Cooperation: Piotr Bogdanowicz, Wojciech Lewandowski
In such challenging times for Ukraine, the shape of procurement rules will determine the shape of the post-war recovery itself. Public procurement can be used strategically for achieving long-term environmental, social, and economic goals. Respective policies should reflect a strategic approach and provide incentives for public authorities and suppliers to engage in sustainable procurement. Implementation of a sustainable and just procurement policy will be required in the context of efficient reconstruction to attract appropriate international assistance and boost the business environment, innovation, social inclusion, and the recovery of affected industrial sectors in a climate-friendly way. It is also important that the reconstruction support is aligned with Ukraine’s EU integration process, complying with the EU procurement principles and standards.
Ukraine’s aspiration to adhere to European values and standards and longstanding desire to achieve full EU membership has resulted in it obtaining EU candidate country status3. It is also important to highlight that Ukraine’s path in its early phase and the long-term recovery process is strongly linked to European integration, which requires the alignment of Ukraine’s policies with EU principles and standards. In this context, full implementation of Ukraine’s obligations under the Association Agreement between the European Union and Ukraine (hereinafter the Association Agreement) ncluding, in particular, adherence to the principles of sustainable development and green economy is receiving priority attention.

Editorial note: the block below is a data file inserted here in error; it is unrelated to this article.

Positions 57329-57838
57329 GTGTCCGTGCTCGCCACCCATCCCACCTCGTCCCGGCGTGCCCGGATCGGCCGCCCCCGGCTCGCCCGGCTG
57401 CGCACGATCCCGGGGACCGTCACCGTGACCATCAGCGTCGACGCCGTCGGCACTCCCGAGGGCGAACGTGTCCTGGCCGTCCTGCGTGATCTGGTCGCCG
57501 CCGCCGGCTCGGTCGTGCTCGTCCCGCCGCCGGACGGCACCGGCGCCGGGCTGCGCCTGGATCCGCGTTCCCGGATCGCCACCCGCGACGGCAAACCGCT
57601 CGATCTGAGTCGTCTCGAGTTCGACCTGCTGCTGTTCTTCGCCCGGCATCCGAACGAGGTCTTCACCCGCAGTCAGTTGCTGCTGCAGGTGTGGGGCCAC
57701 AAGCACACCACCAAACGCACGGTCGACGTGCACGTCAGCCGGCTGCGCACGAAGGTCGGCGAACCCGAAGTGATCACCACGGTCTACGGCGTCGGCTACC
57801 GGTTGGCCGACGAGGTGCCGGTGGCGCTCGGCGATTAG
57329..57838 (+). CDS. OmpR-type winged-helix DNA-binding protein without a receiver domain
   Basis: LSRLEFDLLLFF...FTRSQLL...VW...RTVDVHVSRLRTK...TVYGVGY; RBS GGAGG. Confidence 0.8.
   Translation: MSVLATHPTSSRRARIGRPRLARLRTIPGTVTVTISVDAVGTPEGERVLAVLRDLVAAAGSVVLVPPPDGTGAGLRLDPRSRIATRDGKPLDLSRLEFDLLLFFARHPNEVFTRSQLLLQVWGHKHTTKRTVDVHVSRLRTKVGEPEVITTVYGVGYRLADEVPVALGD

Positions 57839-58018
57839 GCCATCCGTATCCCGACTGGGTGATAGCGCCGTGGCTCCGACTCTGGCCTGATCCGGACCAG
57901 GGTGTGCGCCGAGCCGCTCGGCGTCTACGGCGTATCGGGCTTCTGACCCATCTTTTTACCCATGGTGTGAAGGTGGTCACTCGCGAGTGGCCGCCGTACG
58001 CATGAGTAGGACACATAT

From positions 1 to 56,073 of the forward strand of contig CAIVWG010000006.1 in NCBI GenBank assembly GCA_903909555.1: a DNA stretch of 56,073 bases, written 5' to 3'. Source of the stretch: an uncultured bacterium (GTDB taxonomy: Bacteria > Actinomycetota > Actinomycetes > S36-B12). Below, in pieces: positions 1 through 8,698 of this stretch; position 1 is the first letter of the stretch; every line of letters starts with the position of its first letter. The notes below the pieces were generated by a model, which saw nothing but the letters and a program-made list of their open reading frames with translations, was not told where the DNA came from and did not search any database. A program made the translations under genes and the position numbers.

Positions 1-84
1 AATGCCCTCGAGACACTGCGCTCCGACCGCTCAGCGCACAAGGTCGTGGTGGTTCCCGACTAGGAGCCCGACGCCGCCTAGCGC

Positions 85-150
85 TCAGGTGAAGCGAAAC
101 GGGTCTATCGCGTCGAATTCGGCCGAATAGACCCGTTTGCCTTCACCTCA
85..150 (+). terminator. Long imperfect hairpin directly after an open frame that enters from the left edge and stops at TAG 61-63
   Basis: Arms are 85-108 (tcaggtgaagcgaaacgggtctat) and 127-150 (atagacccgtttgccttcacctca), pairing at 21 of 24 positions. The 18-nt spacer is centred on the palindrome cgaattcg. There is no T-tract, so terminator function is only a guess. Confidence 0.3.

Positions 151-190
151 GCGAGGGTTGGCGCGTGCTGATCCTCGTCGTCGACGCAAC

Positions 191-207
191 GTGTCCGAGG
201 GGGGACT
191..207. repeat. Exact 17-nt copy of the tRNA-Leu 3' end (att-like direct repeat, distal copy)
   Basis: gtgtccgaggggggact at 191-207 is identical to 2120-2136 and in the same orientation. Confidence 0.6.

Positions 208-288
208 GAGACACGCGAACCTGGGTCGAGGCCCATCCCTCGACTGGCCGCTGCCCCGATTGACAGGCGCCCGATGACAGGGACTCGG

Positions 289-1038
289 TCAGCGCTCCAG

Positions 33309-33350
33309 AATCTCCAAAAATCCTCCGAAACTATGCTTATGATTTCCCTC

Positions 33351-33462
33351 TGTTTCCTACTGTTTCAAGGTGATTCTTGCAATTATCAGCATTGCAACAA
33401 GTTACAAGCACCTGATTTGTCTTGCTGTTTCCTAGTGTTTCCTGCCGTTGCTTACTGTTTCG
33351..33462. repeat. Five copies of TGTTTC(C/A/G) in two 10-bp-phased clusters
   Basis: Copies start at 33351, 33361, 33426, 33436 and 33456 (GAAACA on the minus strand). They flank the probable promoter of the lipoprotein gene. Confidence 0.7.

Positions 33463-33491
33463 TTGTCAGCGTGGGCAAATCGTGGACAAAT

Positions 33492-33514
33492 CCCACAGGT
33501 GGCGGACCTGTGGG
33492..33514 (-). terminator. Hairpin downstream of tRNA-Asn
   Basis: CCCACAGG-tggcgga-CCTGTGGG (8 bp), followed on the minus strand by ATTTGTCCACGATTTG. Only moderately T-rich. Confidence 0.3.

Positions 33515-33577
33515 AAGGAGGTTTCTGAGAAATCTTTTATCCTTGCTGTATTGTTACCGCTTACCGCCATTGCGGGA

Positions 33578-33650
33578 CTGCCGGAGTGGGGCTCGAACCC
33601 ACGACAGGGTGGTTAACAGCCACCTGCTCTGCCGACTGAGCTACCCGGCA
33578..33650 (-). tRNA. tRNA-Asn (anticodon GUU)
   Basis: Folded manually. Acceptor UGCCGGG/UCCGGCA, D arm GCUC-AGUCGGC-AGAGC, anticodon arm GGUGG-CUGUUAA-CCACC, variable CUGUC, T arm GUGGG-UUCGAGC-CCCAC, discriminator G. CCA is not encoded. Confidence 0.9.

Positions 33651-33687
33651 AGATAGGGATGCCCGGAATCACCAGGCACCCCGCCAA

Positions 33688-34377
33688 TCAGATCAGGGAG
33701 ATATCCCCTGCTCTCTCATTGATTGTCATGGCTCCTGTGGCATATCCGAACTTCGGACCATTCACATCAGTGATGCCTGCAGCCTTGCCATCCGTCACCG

We want to focus in this report on potential instruments to enable the potential of these plans, and chose to focus on public procurement. This legal and policy tool is particularly important for the rules of spending available public funds for recovery, and therefore deserves thorough attention. The shape of the procurement rules will determine the shape of the recovery itself. Well-timed, appropriate international assistance and mechanisms of transparent public procurement at all stages are prerequisites for effective recovery financing as noted in the Recovery Plan.